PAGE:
Erythrocyte precursors beware. Its the infection of...
Erythroid precursor cells infected with human parvovirus B19.
From Internet Pathology Laboratory for Medical Education.
The Parvoviridae family contains the smallest of all human viruses, with each virion measuring only 20-25 nm in diameter. The virus has an naked, icosahedral capsid morphology, which encapsidates an infectious single stranded DNA genome of only 5 kilobases. Its small genome size allows it very limited coding potential, and prohibits it from inducing replication in host cells. In effect, they are only able to replicate in dividing cells such as marrow, gut and the developing fetus cells.
The Parvoviridae may be small, but they are mighty. The virus itself is very stable, surviving temperatures of up to 60 degrees Celsius at a pH ranging from 3-9! They also have the ability to cause serious diseases in their hosts. Animal parvoviruses cause congenital malformation in rats, and panleukopenia in cats, dogs, and mink. The human parvovirus B19 is associated with not only very common exanthemous disease of children, but also with hydrops fetalis and aplastic crises in patients with chronic hemolytic anemia. Enteric parvoviruses, are also associated with gastroenteritis.
The genome is linear ssDNA, with the proportion of positive strands varying from 1-50% depending upon particular virus species and other conditions. The genome has two open reading frames (ORF). A right handed ORF encodes the two capsid proteins, VP1 and VP 2, which are transcribed from alternatively spliced mRNA. The left-handed ORF encodes at least one of the nonstructural proteins (NS1).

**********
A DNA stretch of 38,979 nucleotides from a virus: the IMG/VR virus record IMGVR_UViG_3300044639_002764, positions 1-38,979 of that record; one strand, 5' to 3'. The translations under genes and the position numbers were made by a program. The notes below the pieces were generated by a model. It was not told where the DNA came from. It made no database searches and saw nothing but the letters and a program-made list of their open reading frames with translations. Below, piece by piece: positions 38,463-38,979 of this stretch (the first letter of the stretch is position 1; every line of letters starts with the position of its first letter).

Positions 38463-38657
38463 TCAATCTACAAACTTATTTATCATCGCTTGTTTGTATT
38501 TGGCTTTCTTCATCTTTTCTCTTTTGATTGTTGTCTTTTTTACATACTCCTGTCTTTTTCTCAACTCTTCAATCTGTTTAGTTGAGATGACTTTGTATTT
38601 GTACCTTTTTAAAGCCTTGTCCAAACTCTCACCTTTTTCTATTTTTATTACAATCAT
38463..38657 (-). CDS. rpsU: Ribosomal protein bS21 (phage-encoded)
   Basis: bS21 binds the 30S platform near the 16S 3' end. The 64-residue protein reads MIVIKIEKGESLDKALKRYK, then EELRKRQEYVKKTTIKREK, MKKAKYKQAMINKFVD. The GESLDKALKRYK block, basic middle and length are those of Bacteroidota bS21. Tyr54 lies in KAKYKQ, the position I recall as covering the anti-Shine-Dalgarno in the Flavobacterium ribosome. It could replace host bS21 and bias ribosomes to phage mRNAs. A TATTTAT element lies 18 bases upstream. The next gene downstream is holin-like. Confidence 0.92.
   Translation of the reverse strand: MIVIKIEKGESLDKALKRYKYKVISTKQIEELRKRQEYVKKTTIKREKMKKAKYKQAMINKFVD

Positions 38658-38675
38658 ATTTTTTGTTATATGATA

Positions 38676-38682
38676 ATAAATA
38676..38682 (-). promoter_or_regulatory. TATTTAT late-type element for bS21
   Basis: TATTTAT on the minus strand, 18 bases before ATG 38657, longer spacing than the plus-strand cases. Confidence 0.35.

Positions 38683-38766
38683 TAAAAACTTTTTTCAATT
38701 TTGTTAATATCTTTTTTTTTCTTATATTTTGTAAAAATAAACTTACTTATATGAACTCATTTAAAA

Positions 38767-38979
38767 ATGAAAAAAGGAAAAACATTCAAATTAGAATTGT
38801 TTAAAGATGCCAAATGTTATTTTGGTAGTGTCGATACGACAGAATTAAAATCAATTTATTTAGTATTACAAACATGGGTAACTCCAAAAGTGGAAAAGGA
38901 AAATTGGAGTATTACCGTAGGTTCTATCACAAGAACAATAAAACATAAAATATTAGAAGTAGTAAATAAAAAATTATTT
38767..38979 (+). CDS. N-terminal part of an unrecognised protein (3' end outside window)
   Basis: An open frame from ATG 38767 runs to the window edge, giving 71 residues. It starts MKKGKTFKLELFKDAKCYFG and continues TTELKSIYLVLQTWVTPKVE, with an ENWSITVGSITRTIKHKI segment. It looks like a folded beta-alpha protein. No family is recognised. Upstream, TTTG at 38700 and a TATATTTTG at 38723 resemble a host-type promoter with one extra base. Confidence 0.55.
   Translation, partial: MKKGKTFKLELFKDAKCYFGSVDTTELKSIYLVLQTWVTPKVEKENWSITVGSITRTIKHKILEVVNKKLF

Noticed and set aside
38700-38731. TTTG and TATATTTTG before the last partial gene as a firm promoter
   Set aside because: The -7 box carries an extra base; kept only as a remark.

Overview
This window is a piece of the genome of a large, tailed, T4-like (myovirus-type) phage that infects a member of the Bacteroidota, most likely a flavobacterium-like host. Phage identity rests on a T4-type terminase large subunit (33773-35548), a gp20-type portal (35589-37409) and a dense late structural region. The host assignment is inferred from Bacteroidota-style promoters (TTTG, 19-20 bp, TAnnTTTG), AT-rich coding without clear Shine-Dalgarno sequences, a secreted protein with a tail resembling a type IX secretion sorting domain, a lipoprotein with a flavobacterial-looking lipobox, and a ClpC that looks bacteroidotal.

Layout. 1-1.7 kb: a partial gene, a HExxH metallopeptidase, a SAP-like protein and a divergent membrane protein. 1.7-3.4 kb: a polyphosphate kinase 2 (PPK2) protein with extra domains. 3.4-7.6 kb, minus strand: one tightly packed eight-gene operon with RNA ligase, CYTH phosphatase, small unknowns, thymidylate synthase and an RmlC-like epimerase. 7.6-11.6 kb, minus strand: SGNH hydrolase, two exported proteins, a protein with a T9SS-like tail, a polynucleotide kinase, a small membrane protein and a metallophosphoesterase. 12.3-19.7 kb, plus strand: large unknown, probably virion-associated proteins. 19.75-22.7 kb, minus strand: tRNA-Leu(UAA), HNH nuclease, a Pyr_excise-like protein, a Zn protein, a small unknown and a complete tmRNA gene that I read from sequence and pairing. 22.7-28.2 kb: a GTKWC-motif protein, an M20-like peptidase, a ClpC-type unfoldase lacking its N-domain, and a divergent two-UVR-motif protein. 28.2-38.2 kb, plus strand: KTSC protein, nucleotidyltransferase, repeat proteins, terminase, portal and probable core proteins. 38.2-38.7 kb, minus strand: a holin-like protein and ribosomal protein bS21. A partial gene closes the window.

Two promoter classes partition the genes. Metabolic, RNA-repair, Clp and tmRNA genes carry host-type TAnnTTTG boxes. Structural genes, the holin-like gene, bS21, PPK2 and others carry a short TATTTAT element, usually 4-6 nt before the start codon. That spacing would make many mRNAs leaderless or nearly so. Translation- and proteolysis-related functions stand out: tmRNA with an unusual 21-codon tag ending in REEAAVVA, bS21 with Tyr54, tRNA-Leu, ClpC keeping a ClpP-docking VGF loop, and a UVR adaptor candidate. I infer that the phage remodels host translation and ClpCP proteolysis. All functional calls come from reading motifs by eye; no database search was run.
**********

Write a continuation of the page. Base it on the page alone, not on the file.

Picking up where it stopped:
The parvoviruses have also evolved a unique mechanism of DNA replication. All genomes of currently sequenced parvoviruses display long terminal palindromic sequences, which enable each end of the molecule to fold back on itself to form a hairpin structure that is useful during replication. The palindromic sequence serves as a self-primer for initiation of synthesis of plus sense DNA. The current model for the mechanism of viral replication postulates that the growing strand replicates back on itself, producing a tetramic form from which two plus strands and two minus strands are generated by endonuclease cleavage. All replication takes place in the nucleus and occurs only in dividing cells, with the use of cellular enzymes.
There are three mammalian genera in the Parvoviridae family:
Dependovirus includes the Adeno-associated viruses, while Erythrovirus includes pathogens such as B19. The genus Parvovirus contains several animal viruses, such as canine parvovirus, as well as some viruses suspected of causing gastroenteritis in humans.
Please refer to the Viral Profiles for more information on individual viruses. Enjoy!
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